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Friend, Teammate Helped Bring Olympian Back To Rowing Club In Norwalk

Dan Walsh, right, will join his longtime friend, Roman Vengerovskiy, at Maritime Rowing Club in Norwalk. Walsh won a bronze medal in the Summer Olympics in 2008.
Dan Walsh, right, will join his longtime friend, Roman Vengerovskiy, at Maritime Rowing Club in Norwalk. Walsh won a bronze medal in the Summer Olympics in 2008. Photo Credit: Facebook/Maritime Rowing Club

NORWALK, Conn. -- Dan Walsh climbed every level on the rowing ladder, from newbie on the water to medal-winning Olympian. The lure of a long-time friend and former teammate will help the Norwalk native write another chapter on the same river upon which he started.

Walsh, 37, joined Maritime Rowing Club as the club’s Director of High Performance and Development. He will reunite with his former coach, Yan Vengerovskiy, the club’s founder and head coach, and his son, Roman, Maritime’s business manager. Walsh and Roman rowed together as teenagers in Norwalk and later on as teammates at Northeastern University. Their decades-old friendship takes on a new dynamic as they become teammates again at MRC.

“When I stepped on the boat launch, I felt like home again,’’ Walsh said. “Everybody knows what home feels like. It was really that simple.”

“When I stepped on the boat launch, I felt like home again. Everybody knows what home feels like. It was really that simple. -- Dan Walsh”

Walsh served as an assistant coach at Northeastern University for three years, but he also brings experience as world-class rower to Maritime. Walsh won a bronze medal with the United States Men’s 8+ in the 2008 Summer Olympics in Beijing. He was a member of the U.S. national team for 11 years.

“He’ll help show young rowers here how to become high performance athletes,’’ Roman said. “It’s good positive reinforcement to see and follow his path and methodology to become successful in rowing. It’s an excellent opportunity for young rowers to get training from a high-performance athlete like Dan.”

Walsh’s path back to the Norwalk River began last year. His mother, Dana, died in January. He also worked with a group in Boston that sought to bring the Olympics to that city in 2024. The city withdrew its bid in late July. Walsh and his wife, Keri, welcomed a baby girl, Stella, in early September. All three components helped Walsh consider coming back home.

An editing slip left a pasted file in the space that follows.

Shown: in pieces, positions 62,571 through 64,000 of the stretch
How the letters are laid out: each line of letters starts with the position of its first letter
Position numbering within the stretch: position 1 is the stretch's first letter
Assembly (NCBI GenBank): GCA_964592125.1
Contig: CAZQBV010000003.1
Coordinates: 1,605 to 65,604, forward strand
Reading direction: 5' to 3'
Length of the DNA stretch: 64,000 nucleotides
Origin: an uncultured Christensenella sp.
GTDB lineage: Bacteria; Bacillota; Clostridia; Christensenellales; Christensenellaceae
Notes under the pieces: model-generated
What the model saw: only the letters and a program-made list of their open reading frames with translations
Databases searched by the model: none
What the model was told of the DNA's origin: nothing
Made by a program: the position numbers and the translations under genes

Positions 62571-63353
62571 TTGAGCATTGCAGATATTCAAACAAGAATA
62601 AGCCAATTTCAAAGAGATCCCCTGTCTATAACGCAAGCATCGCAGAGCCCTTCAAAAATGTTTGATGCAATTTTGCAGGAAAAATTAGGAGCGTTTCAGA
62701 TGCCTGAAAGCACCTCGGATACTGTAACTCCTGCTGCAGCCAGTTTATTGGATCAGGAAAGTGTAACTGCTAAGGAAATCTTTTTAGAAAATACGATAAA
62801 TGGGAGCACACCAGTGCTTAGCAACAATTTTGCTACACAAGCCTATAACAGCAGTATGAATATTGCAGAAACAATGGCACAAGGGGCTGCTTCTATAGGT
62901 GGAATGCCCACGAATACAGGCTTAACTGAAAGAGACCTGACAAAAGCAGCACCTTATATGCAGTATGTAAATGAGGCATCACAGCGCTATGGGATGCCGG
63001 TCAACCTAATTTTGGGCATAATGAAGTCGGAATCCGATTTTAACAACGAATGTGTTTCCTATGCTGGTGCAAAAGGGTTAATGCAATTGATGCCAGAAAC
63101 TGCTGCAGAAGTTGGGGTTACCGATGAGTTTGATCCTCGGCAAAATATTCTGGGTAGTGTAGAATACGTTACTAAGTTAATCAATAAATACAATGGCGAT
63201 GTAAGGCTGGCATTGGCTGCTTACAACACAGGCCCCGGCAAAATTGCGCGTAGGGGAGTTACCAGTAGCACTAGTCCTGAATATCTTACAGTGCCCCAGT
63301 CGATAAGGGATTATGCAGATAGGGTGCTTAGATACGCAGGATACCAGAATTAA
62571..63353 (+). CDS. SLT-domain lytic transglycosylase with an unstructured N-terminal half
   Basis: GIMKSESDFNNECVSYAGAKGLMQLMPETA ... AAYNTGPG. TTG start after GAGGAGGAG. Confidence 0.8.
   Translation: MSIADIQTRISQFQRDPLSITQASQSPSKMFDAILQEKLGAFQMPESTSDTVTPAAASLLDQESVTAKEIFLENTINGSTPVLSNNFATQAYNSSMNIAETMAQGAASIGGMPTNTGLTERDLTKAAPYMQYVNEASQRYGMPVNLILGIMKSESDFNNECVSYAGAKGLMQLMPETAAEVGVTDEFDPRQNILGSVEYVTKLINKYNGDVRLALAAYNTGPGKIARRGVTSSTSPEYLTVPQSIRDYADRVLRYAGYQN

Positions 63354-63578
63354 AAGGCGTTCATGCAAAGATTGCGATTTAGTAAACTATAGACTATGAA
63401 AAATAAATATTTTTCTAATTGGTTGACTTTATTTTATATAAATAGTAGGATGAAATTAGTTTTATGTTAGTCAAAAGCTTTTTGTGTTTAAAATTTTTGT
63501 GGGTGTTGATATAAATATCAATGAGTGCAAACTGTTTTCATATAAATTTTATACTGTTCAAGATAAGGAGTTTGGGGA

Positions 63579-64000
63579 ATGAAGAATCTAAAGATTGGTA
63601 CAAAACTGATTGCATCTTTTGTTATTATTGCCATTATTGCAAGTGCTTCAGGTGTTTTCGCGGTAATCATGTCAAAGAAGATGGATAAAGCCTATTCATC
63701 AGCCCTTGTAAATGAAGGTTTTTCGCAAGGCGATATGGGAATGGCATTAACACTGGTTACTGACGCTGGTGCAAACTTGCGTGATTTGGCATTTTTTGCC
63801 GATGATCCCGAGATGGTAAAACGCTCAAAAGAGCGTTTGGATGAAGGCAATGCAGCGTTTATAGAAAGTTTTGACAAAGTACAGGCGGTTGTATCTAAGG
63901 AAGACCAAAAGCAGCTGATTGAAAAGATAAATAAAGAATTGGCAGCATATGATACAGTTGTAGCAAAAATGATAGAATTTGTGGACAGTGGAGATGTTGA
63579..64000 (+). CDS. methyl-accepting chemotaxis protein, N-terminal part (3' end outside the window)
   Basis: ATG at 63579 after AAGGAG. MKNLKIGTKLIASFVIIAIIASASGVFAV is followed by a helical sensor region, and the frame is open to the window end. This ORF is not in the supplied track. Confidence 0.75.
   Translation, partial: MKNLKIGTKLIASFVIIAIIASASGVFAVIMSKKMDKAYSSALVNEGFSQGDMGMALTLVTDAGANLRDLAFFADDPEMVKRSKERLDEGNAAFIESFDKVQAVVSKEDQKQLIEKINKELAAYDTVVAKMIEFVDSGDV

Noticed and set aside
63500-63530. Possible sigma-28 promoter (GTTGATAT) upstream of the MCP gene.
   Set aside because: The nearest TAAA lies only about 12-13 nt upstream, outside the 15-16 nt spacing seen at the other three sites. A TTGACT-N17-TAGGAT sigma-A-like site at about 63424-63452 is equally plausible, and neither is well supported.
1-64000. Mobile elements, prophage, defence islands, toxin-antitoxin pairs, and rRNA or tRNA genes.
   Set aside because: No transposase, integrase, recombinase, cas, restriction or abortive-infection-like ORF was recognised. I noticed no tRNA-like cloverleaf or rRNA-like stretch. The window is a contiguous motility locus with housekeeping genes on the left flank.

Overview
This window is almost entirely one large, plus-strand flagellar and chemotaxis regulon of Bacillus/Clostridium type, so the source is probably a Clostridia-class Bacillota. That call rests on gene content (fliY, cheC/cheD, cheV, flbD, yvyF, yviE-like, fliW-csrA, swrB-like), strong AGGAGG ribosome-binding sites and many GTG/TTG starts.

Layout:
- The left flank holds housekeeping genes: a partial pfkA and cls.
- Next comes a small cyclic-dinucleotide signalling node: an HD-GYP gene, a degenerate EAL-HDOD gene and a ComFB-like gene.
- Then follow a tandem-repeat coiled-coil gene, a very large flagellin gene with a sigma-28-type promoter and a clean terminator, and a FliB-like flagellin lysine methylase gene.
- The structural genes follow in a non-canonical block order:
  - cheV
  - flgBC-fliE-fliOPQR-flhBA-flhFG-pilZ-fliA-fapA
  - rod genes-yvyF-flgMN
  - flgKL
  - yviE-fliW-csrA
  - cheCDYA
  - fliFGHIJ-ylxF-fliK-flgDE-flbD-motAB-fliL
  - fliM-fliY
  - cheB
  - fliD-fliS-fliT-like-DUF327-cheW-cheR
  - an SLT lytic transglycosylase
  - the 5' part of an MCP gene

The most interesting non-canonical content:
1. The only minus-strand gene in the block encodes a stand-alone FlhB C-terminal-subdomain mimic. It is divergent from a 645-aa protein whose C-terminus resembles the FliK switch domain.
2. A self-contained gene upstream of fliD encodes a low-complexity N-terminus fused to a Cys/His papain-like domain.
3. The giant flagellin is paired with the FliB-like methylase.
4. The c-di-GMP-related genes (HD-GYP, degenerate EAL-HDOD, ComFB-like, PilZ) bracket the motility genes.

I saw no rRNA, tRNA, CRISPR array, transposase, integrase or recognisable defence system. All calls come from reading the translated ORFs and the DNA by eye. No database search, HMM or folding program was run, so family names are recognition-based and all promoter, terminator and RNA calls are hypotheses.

During a road trip to Maryland to visit a former Northeastern rowing teammate, Roman Vengerovskiy and Walsh casually discussed the idea of the Olympian coming to Maritime to coach. It became a done deal earlier this summer.

“Keri and I were starting to feel like an island unto ourselves in the Boston area,’’ Walsh said. “My sister, Sue (a Norwalk resident), has three kids, and my brother lives in Litchfield with his two kids. It was tough to come time to visit. Keri's from New Jersey. The mantra we used was we’d rather fail among friends and family than succeed in Boston by ourselves. If things don’t work out, there are way too many people to pick us up.”

“On the way back from Maryland we started talking about the future and the past 20 or so years together,’’ Roman said. “It just kind of picked up. It’s like it was always meant to be.”

With Walsh on board, Maritime now has one of the most highly-regarded coaching teams in the country. Olga, Yan’s wife, is a former Russian national champion and coaches the boys freshman and novice teams. Yan coached two crews to a gold and silver medal at June’s USRowing Youth National Championships, and guided the early stages in the careers of two members of this year’s Olympic team, Charlie Cole and Andrew Campbell. The club’s master programs, with Anna Cherednikova and Yuliya Chagina, are always among the best teams in the nation.

Walsh also brings expertise in new training methodologies -- he founded “Engine Room Fitness” in San Diego while he was competing with the national team -- and college recruiting to Maritime. He’s also developed relationships with athletes around the globe with whom he can network for new concepts and ideas.

The winners will be up-and-coming young rowers in Fairfield County, who will benefit from the knowledge of Walsh, the Vengerovskiys and the entire MRC staff. Twenty years after it was founded, MRC’s future appears solidly set with two men, longtime teammates and friends, and backed by owners who have dedicated their lives to the sport.

“My primary goal is to give back to the man who was my inspiration,’’ Walsh said. “The opportunity to work with him is really inspiring. It’s great to have a chance to give back to the community and the river, to help young rowers have their dreams become reality.”

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